I know this is a little late, but I've been on holiday:
It's all kicked off about yoga, that uncomfortable-looking way of sitting and lying around.
It started at the end of August, when a Church of England priest decided that the yoga class that had been using the church hall for some years should no longer be allowed to take place on church property.
The yoga teacher couldn't understand that permission had been withdrawn from two different churches in Somerset.
The more reserved of the two Somerset priests said, “If it was just a group of children singing nursery rhymes, there wouldn’t be a problem but she’s called it yoga and therefore there is a dividing line we’re not prepared to cross.”
So an exercise regime based on Hinduism is fine if you omit the Hinduism part? Fair enough – perhaps that's why some christians have recognised the popularity of Yoga and the indifference of many to the Hindu roots of the practice. So they've created a christian alternative to Yoga called "Praise Moves":
But whilst one of the priests was at least open to the idea of compromise, the other wasn't. How exciting!
“Any alternative philosophies or beliefs are offering a sham – and at St James’s Church we want people to have the real thing. Yoga has its roots in Hinduism, and attempts to use exercises and relaxation techniques to put a person into a calm frame of mind – in touch with some kind of impersonal spiritual reality.
“The philosophy of yoga cannot be separated from the practice of it, and any teacher of yoga, even to toddlers, must subscribe to the philosophy.
“Yoga may appear harmless or even beneficial, but it is encouraging people to think that there is a way to wholeness of body and mind through human techniques – whereas the only true way to wholeness is by faith in God through Jesus Christ.”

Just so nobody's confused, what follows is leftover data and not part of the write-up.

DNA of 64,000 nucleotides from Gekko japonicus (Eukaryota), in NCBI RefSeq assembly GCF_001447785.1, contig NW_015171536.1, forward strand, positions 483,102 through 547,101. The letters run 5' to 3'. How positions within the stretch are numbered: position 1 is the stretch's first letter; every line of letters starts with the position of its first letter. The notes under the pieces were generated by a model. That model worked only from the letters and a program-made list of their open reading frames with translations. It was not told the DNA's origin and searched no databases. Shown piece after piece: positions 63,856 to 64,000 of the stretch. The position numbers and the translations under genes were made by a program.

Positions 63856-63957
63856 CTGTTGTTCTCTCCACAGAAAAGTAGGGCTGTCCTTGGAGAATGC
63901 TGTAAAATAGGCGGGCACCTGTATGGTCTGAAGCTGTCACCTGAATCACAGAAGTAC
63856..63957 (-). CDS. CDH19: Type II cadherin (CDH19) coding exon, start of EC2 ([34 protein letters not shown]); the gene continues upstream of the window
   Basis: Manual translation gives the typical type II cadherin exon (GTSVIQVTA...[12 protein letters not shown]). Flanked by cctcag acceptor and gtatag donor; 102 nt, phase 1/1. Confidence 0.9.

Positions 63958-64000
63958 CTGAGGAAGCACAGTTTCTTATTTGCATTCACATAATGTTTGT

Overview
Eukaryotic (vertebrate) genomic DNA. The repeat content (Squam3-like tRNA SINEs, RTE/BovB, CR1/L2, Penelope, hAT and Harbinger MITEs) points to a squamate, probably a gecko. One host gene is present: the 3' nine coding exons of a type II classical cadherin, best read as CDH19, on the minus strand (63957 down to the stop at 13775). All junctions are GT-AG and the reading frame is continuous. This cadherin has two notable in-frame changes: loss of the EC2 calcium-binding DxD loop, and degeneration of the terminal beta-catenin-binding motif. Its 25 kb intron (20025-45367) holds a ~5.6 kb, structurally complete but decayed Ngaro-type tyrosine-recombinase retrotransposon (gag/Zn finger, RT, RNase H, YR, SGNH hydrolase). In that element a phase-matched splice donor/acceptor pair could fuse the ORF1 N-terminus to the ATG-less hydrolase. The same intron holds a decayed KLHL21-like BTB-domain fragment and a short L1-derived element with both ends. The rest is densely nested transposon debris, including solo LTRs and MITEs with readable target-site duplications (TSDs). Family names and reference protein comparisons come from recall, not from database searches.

My personal view is that since the Church of England is tax exempt, I'm theoretically paying higher taxes and therefore subsidising a "public service" that I cannot use. I live with this, because I don't claim dole money or a lot of other public services, but I don't expect to be denied access to their Services or related services. The Church's doors are open to unbelievers, but their schools are closed, as if to say, "We welcome you if you might potentially become a customer, but you can forget access to the schools you pay for". This is one of the many reasons why I think faith schools are a terrible idea.
But I couldn't help my eruption of bemusement and amusement at the news that the Hindu Council UK is considering challenging the ban. Said Anil Bhanot:
"These priests might appear to be advising Christians not to practice yoga because they believe it is based on a 'sham' and a 'false philosophy', but what in effect they mean is that Hinduism is a false religion,"
Well, of course they do! They're not polytheists who believe in reincarnation: they're Christians!
So I think this bleating about being referred to as a false religion is pretty laughable and the Hindus claim the Christians are wrong and the Christians claim the Hindus are wrong. There's always a silver lining to every cloud. In this case, I can happily say that I agree with both of them!